Crossbow Myths By Ten Point Crossbow
Aug 1, 2007 - 7:24:35 AM
Popular Crossbow Myths vs. the Facts by Ten Point Crossbow
Myth:A crossbow is not really a bow.
comparing a crossbow to a compound bow, shot with a release, the differences between them are:
The crossbow trigger mechanism
holds the draw for the shooter.
The bow assembly is positioned
The crossbow is aimed like a
weapons fire an arrow equipped with a broadhead designed to penetrate an
animal, causing it to hemorrhage to death.
The arrow coming from both weapons travels approximately the same
distance, at approximately the same speed and energy, with approximately the
Myth:Crossbows make deer hunting too easy.
Fact:The advantage a crossbow has over a conventional bow is that it
holds the bow in the drawn, or ready to fire, position for the shooter.
While shooting a crossbow is generally easier
to master than shooting a vertical bow, it cannot be argued that it is just
The crossbow hunter must
have the same woodsmanship ability and nearly all of the same shooting skills
as the vertical bowhunter.
Myth:Anyone can pick up a crossbow, practice for an hour, and be ready to
head to the woods.
Fact:Any experienced crossbow hunter will tell you that there are many ways
to make a bad shot with a crossbow.
First, if a crossbow is not cocked perfectly straight, it will not shoot
If the bowstring is pulled
even 1/16th of an inch to the right or left of center, that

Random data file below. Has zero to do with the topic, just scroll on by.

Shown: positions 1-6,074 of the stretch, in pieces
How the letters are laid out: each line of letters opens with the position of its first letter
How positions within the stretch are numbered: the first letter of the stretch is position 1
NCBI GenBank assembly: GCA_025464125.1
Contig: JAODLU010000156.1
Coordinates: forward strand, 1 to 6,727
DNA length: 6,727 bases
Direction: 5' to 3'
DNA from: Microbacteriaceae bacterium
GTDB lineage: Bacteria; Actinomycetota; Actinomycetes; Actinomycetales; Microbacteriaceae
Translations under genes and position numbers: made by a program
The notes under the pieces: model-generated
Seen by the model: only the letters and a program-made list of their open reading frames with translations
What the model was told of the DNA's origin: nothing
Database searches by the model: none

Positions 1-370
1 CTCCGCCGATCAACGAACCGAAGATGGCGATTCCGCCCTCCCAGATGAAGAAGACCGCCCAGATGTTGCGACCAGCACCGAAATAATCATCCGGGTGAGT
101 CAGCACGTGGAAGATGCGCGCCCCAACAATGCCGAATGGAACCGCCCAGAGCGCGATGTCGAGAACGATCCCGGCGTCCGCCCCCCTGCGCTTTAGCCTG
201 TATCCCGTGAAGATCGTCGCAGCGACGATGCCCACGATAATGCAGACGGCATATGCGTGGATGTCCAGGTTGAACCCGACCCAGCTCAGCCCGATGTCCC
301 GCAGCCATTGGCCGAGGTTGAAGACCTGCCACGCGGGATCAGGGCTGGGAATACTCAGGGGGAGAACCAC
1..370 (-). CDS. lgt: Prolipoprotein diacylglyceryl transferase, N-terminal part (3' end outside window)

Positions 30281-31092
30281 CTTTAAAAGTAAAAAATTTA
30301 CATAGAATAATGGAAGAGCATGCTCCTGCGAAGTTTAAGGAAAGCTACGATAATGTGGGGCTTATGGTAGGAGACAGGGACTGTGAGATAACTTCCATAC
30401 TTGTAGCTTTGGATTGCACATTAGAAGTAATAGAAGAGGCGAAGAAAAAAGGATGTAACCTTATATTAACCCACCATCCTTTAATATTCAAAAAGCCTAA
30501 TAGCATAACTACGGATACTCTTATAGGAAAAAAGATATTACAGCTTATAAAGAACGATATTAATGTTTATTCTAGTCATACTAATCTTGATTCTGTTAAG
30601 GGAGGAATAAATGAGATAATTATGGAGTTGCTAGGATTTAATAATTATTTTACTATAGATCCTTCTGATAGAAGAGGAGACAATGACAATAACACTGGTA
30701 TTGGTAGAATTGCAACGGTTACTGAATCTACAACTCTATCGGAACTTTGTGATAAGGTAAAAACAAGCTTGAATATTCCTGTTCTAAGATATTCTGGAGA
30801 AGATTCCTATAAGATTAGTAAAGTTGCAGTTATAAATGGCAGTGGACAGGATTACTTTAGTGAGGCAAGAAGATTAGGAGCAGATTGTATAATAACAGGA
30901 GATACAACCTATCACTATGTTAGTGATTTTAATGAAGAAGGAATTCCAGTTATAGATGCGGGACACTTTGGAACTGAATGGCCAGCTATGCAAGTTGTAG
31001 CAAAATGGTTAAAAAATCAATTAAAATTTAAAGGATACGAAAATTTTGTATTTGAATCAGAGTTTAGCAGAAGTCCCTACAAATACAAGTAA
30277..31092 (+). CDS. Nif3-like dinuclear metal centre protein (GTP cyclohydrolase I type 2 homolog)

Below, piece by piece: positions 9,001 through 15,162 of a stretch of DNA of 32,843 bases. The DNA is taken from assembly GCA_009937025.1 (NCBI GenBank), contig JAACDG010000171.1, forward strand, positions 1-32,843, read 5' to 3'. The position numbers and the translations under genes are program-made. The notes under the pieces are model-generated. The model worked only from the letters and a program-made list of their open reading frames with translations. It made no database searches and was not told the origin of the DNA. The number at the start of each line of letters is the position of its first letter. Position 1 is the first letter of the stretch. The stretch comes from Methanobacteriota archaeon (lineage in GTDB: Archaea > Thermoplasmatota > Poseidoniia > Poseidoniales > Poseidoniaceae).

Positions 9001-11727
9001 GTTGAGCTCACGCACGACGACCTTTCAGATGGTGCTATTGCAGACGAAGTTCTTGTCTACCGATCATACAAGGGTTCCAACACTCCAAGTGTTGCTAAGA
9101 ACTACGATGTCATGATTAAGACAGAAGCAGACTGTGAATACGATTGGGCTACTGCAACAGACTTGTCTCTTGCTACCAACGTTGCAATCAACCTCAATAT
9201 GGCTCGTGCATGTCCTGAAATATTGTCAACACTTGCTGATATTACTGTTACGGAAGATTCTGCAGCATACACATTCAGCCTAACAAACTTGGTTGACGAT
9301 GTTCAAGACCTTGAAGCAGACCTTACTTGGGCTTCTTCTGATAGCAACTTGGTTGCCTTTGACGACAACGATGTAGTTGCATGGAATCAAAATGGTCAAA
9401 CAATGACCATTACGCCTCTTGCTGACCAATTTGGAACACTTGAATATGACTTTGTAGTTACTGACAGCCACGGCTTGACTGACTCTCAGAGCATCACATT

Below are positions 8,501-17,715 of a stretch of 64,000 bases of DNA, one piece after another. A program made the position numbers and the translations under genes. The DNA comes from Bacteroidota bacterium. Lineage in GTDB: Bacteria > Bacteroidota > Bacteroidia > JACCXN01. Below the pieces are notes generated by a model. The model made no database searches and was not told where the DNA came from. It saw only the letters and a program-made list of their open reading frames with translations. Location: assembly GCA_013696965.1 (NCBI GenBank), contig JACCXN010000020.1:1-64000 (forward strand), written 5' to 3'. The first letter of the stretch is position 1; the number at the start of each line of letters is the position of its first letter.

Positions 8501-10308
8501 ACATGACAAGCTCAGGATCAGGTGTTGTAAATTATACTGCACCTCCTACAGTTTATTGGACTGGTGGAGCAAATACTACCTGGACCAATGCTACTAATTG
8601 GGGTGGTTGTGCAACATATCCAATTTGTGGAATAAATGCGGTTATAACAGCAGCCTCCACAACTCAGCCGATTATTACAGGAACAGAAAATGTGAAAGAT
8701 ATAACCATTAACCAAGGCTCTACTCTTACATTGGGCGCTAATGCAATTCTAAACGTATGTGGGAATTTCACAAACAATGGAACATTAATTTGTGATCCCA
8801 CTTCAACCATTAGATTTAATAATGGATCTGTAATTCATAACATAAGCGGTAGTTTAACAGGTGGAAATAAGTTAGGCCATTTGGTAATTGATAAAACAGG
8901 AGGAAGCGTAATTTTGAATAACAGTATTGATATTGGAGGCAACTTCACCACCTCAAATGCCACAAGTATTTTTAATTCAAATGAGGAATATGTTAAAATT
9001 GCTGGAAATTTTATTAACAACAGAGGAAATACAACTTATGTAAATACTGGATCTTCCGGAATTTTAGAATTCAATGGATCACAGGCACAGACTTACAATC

difference can translate into a six-inch error at 20-yards.
Additionally, like any conventional bow
shooter, a crossbow shooter must maintain a proper stance, control breathing,
squeeze rather than “jerk” the trigger, steady the entire body, and follow
through (watch the entire arrow flight through the sighting mechanism) after
And finally, the crossbow
hunter must also be a good judge of distance and be practiced at shooting the
crossbow at varying distances between five and approximately 35 yards.
will shoot much faster and farther than compound bows.
controlled conditions, a series of velocity and kinetic energy tests were
performed on 2 compound bows with 70# peak draw weights (248 and 205 feet per
second) and 2 crossbows with 150# peak draw weights (228 and 242 feet per second).
The bottom line was that both the compound
bows and crossbows produced similar ballistic results.
That is, the crossbows did not shoot farther
or faster than compound bows, as some people claim.
If fact, the arrow from the crossbow begins to lose
velocity and energy slightly faster than the compound bow after 30 yards of
flight because it shoots a lighter/shorter arrow.
However, that difference, while measurable,
is slight and insignificant considering the typical whitetail deer shot is less
than 30 yards.
Myth:Crossbows have the knockdown power of a
Fact:Comparison tests have proven that there is a negligible ballistic
difference between compound bows and crossbows.
These tests disprove the claims that crossbows perform like
In other words, a crossbow has
no ballistic similarities to a firearm.
Myth:Crossbows shoot as flat as black powder rifles.
Fact:Again, through comparison tests it has been proven that crossbows do not
perform the same as firearms.
typically start loosing velocity and energy at 30 yards compared to a black powder
rifle which begins to loose velocity and energy at 100 yards or more.
Myth:Crossbow hunters are less experienced than conventional bowhunters, and
will injure more deer.
Fact:There is no evidence to support this claim. Crossbow hunters
must apply the same basic skills and techniques as conventional
All hunters have to start
Nobody enters the woods for
the first time as an expert.
As a hunter
gains more experience in shot placement, judging distance and overall hunting